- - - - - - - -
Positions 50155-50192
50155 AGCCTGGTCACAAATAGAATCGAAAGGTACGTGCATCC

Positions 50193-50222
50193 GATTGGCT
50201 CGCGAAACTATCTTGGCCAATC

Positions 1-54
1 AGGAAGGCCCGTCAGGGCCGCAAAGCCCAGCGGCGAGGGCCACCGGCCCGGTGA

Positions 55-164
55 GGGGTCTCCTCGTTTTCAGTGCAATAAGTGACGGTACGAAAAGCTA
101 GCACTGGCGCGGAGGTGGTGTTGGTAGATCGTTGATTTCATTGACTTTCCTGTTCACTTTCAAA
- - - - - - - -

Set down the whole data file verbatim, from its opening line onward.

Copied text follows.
Positions 50155-50192
50155 AGCCTGGTCACAAATAGAATCGAAAGGTACGTGCATCC

Positions 50193-50222
50193 GATTGGCT
50201 CGCGAAACTATCTTGGCCAATC

Positions 1-54
1 AGGAAGGCCCGTCAGGGCCGCAAAGCCCAGCGGCGAGGGCCACCGGCCCGGTGA

Positions 55-164
55 GGGGTCTCCTCGTTTTCAGTGCAATAAGTGACGGTACGAAAAGCTA
101 GCACTGGCGCGGAGGTGGTGTTGGTAGATCGTTGATTTCATTGACTTTCCTGTTCACTTTCAAA